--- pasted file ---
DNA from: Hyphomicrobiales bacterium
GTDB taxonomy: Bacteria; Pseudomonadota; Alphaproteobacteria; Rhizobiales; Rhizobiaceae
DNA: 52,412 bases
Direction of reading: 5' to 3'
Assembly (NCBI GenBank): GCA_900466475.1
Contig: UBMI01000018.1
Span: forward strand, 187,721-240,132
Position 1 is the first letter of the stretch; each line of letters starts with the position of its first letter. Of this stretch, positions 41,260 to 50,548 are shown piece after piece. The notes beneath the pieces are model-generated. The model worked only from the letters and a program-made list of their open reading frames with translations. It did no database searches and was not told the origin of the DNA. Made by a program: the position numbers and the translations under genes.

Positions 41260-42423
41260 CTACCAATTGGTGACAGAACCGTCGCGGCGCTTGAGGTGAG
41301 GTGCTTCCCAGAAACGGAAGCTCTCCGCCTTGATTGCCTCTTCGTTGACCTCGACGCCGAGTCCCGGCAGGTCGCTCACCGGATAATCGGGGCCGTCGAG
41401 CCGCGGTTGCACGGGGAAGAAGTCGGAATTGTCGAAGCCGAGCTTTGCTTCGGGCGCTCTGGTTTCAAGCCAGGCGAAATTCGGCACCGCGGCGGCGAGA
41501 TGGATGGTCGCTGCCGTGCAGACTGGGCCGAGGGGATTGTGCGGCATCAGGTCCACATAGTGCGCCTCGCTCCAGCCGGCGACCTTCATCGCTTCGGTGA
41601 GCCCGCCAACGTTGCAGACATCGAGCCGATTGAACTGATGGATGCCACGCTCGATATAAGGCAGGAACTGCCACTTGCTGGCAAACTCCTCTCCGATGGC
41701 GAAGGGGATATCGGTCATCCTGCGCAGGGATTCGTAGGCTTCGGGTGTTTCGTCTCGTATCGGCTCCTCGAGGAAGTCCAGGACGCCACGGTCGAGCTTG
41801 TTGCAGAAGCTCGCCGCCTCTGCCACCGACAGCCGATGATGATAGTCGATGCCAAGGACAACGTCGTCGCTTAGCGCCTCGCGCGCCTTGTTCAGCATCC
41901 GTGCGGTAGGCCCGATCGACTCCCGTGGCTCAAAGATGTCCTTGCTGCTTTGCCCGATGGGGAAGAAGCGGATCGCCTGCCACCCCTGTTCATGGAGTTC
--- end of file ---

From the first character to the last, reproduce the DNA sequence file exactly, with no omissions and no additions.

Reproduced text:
DNA from: Hyphomicrobiales bacterium
GTDB taxonomy: Bacteria; Pseudomonadota; Alphaproteobacteria; Rhizobiales; Rhizobiaceae
DNA: 52,412 bases
Direction of reading: 5' to 3'
Assembly (NCBI GenBank): GCA_900466475.1
Contig: UBMI01000018.1
Span: forward strand, 187,721-240,132
Position 1 is the first letter of the stretch; each line of letters starts with the position of its first letter. Of this stretch, positions 41,260 to 50,548 are shown piece after piece. The notes beneath the pieces are model-generated. The model worked only from the letters and a program-made list of their open reading frames with translations. It did no database searches and was not told the origin of the DNA. Made by a program: the position numbers and the translations under genes.

Positions 41260-42423
41260 CTACCAATTGGTGACAGAACCGTCGCGGCGCTTGAGGTGAG
41301 GTGCTTCCCAGAAACGGAAGCTCTCCGCCTTGATTGCCTCTTCGTTGACCTCGACGCCGAGTCCCGGCAGGTCGCTCACCGGATAATCGGGGCCGTCGAG
41401 CCGCGGTTGCACGGGGAAGAAGTCGGAATTGTCGAAGCCGAGCTTTGCTTCGGGCGCTCTGGTTTCAAGCCAGGCGAAATTCGGCACCGCGGCGGCGAGA
41501 TGGATGGTCGCTGCCGTGCAGACTGGGCCGAGGGGATTGTGCGGCATCAGGTCCACATAGTGCGCCTCGCTCCAGCCGGCGACCTTCATCGCTTCGGTGA
41601 GCCCGCCAACGTTGCAGACATCGAGCCGATTGAACTGATGGATGCCACGCTCGATATAAGGCAGGAACTGCCACTTGCTGGCAAACTCCTCTCCGATGGC
41701 GAAGGGGATATCGGTCATCCTGCGCAGGGATTCGTAGGCTTCGGGTGTTTCGTCTCGTATCGGCTCCTCGAGGAAGTCCAGGACGCCACGGTCGAGCTTG
41801 TTGCAGAAGCTCGCCGCCTCTGCCACCGACAGCCGATGATGATAGTCGATGCCAAGGACAACGTCGTCGCTTAGCGCCTCGCGCGCCTTGTTCAGCATCC
41901 GTGCGGTAGGCCCGATCGACTCCCGTGGCTCAAAGATGTCCTTGCTGCTTTGCCCGATGGGGAAGAAGCGGATCGCCTGCCACCCCTGTTCATGGAGTTC